Patients with idiopathic pulmonary fibrosis (IPF) showed no improvements in survival when treated with angiotensin-converting enzyme inhibitors (ACE) inhibitors and/or statins. IPF, an inflammatory lung disease characterized by abnormal formation of fibrous tissue in the lungs, carries a poor prognosis and a median survival of less than 3 years. Optimal therapy for IPF remains controversial, and no treatment has been shown to improve survival or quality of life for patients. Previous studies have shown that ACE Inhibitors and statins, commonly used to manage hypertension and high cholesterol, respectively, may have properties that can slow the progression of IPF. To determine the effect of ACE inhibitors and statins on survival in IPF patients, researchers from the Mayo Clinic in Rochester, MN reviewed the records of 82 patients with IPF receiving ACE inhibitors and/or statins. For patients receiving ACE inhibitors, median survival was 2.2 years compared to 2.9 in patients not prescribed ACE inhibitors. Median survival was 2.9 years for patients receiving or not receiving statins. Median survival was 2.5 years for patients receiving ACE inhibitors or statins, compared to 3 years in those patients receiving neither treatment. Although the treatments did not demonstrate survival benefits in patients, researchers note that, due to study limitations, a beneficial role for these agents cannot be excluded. The study appears in the August issue of CHEST, the peer-reviewed journal of the American College of Chest Physicians.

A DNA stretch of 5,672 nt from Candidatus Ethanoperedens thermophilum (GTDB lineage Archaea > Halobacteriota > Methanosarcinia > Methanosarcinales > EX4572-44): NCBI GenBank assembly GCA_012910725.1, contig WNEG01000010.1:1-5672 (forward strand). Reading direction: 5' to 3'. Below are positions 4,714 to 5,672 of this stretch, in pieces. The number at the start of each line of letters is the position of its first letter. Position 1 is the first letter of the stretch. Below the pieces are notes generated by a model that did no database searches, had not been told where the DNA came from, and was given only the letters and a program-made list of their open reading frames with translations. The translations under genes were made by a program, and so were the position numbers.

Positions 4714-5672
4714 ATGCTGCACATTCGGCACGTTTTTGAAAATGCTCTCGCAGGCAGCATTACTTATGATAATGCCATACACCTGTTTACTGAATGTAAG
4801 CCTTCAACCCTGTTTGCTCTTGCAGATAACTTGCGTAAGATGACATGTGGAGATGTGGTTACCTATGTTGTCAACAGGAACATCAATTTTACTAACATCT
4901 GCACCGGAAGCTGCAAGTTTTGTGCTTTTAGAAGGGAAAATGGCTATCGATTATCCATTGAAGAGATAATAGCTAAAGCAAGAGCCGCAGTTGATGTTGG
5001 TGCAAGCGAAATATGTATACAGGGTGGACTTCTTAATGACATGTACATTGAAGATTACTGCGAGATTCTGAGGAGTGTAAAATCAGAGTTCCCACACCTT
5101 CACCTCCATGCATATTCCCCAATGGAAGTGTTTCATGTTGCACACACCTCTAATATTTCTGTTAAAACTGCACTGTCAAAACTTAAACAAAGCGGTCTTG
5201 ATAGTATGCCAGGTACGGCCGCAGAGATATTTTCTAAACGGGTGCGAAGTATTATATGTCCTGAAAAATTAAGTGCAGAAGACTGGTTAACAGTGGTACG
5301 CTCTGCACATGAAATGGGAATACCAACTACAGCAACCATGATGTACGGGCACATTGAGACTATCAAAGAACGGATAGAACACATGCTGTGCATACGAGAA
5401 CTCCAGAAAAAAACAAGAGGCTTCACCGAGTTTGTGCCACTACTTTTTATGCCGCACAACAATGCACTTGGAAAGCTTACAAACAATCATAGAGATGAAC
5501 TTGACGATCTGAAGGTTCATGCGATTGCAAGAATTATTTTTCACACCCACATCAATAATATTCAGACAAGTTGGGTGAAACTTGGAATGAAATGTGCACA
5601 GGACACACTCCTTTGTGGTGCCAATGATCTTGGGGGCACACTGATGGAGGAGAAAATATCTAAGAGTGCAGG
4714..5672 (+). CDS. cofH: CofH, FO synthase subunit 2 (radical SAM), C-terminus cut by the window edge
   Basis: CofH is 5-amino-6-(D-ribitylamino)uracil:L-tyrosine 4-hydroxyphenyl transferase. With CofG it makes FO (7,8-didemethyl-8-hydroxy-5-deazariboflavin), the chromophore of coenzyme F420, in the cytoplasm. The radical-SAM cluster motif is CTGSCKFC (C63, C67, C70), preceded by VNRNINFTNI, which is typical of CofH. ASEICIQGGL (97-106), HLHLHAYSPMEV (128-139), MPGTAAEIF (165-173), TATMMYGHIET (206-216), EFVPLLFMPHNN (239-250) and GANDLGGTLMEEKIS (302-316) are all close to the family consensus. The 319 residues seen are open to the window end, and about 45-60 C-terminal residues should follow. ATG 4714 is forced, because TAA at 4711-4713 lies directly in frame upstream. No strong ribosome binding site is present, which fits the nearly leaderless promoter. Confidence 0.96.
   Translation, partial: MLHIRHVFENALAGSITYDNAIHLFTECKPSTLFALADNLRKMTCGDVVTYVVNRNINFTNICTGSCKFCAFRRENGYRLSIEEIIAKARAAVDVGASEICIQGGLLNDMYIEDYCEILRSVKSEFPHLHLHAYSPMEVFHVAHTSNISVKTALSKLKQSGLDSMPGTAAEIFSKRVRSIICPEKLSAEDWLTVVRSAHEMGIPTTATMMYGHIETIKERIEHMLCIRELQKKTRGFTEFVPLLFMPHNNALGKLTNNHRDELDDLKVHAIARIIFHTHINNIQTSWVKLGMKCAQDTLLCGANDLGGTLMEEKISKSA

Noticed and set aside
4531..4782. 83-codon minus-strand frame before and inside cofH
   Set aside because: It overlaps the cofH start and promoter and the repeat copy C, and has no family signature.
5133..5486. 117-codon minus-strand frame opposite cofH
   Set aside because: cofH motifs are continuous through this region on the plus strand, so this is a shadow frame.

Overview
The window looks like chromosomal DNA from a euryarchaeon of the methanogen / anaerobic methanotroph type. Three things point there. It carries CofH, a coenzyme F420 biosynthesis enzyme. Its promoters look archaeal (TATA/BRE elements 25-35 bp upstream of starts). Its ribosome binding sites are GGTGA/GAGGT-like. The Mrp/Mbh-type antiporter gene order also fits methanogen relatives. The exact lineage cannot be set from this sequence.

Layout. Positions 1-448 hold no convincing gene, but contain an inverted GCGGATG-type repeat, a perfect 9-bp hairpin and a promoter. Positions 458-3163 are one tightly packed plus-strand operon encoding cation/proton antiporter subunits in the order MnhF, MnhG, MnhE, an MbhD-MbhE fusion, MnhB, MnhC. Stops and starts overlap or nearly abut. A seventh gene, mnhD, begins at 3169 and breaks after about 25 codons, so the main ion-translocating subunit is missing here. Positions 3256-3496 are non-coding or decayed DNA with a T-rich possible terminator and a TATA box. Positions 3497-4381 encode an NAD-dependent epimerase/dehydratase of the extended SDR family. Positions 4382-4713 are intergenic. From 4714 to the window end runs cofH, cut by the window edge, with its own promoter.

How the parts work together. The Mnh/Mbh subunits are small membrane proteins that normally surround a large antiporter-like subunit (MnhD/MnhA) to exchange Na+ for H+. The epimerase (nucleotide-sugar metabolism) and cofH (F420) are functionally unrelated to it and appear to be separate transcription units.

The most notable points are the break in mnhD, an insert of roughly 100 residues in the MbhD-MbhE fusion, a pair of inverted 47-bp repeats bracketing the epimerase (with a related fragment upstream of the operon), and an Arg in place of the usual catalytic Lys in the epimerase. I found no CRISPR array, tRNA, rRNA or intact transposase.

American College of Chest Physicians

Related Asthma Articles from Brightsurf:

Breastfeeding and risks of allergies and asthma
In an Acta Paediatrica study, exclusive breastfeeding for the first 3 months was linked with a lower risk of respiratory allergies and asthma when children reached 6 years of age.

Researchers make asthma breakthrough
Researchers from Trinity College Dublin have made a breakthrough that may eventually lead to improved therapeutic options for people living with asthma.

Physics vs. asthma
A research team from the MIPT Center for Molecular Mechanisms of Aging and Age-Related Diseases has collaborated with colleagues from the U.S., Canada, France, and Germany to determine the spatial structure of the CysLT1 receptor.

New knowledge on the development of asthma